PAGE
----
The same year, a Nigerian expelled from China was arrested with a manual on how to cook meth, said Ahmadu Giade, head of Nigeria’s National Drug Law Enforcement Agency.
“Nigeria at that time wasn’t prepared for that type of drug because we knew nothing about it,” said Giade. He sent a team to South Africa to investigate how police there handled meth labs.
In 2010, Nigerian agents stumbled across a meth lab in a place called Monkey Village. Sunday Drambi Ziramgey, commander of a National Drug Law Enforcement Agency team, was one of the first on the scene. He described a bungalow where each of the four rooms housed a different stage of the cooking process. In the kitchen, they found cooking pots, burners and compressing machines. A web of light bulbs had been strung up to dry the meth.
A 2010 U.S. investigation into cocaine smuggling in Liberia also uncovered plans to produce meth in the country for shipment to the United States and Japan. A 2011 report by Nigerian law enforcement officials, seen by Reuters, details a step-by-step guide for meth production and distribution which was taken from a Nigerian deported from China. The guide included contacts in Ghana, Iran, Thailand and China who would help find couriers and buyers for meth.
A senior DEA official listed Burkina Faso, Cote d’Ivoire, Gambia, Ghana and Guinea-Bissau as possible locations for meth labs.
Mame Seydou Ndour, Senegal’s anti-drug tsar, said making meth across the region had multiple advantages. “The transport cost is reduced. There is less risk in Africa. Labor is cheaper here too – with poverty there are plenty of people who are ready to get involved,” he said.
THE NIGERIAN CONNECTION
As with many other industries, Nigeria dominates meth production in West Africa. It’s home to Africa’s biggest population and some of the region’s most established criminal gangs, according to drugs experts.
Those gangs have connections with experienced Latin American “cooks,” such as three Bolivians detained in one lab raid. But Nigerian gangs can now run the trade themselves, and have established global networks to distribute the finished product.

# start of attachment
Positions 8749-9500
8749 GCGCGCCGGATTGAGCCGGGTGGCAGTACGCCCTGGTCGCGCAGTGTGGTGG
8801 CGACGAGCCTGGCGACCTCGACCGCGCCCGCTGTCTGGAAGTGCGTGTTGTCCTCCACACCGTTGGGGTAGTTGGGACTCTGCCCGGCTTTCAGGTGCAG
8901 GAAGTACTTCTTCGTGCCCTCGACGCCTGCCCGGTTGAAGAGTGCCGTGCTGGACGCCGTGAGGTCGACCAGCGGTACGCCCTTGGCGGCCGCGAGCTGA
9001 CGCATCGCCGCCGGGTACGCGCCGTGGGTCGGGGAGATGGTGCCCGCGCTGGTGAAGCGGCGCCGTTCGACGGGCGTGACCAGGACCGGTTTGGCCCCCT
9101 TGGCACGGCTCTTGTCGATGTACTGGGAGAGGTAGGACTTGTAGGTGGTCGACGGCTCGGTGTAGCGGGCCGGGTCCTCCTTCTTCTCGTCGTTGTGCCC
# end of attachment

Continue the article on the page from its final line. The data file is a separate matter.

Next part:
The DEA official said there had been several reported instances in Nigeria this year of 25 to 50 kg of ephedrine being diverted from registered pharmaceutical companies. “This, on top of the smuggled precursors, readily supplies meth production,” the official said.
Giade, Nigeria’s top anti-drug cop, said most of the precursors used in Nigerian meth production came from India. Some of the chemicals are approved for import by Nigeria’s national food and drug regulator, he said, while others are smuggled in illegally, “because we have porous borders.” Giade cited the border to the west with Benin as a major weak point.
In 2014 the Nigerian government told the International Narcotics Control Board (INCB)it needed 9.65 tonnes of ephedrine for legitimate businesses. India alone supplied Nigeria with 9.2 tonnes last year, according to a Reuters analysis of official ephedrine exports listed on Indian trade website www.zauba.com, which collates data from ports and customs authorities. It is not clear how much ephedrine Nigeria imported from other suppliers.
“India is legally doing business, but African nations should be checking if the amounts ordered are in line with what is needed by the different factories using ephedrine,” said UNODC’s Lapaque.
West African meth production is still far off the levels in Mexico, where officials seized 19 tonnes last year and discovered a string of so-called super labs. But local groups are beginning to make inroads into lucrative markets in Thailand, Malaysia, Indonesia and Japan.
Law enforcement officials say Nigerian criminal groups use extensive networks of human mules. Several officials in West Africa said Nigerians have begun to employ Europeans with clean passports, who are likely to raise less suspicion in Asia. In December 2013, a German man and an Austrian woman were arrested in Jakarta after they were caught having flown in from Dakar with meth hidden in their luggage, local media reported.
Police in London and Paris last year arrested eight Europeans who had left West Africa and were headed to Asia, each carrying 2 to 6 kg of meth, one foreign law enforcement official told Reuters.
In an effort to stop the industry becoming entrenched, Payne said the DEA is helping local officials by detecting and dismantling clandestine labs.
“They basically have a three-headed monster now in Africa,” Payne said. “They have the coke problem from South America, the heroin from Afghanistan, and the home-grown meth that is making its way to South Africa and Asia. We’re trying to address it as we can, but that is tough.”
(Additional reporting by Alexis Akwagyiram in Lagos, Richard Valdmanis in Boston, and Aaron Maasho in Addis Ababa. Edited by Simon Robinson, Sara Ledwith and Richard Woods)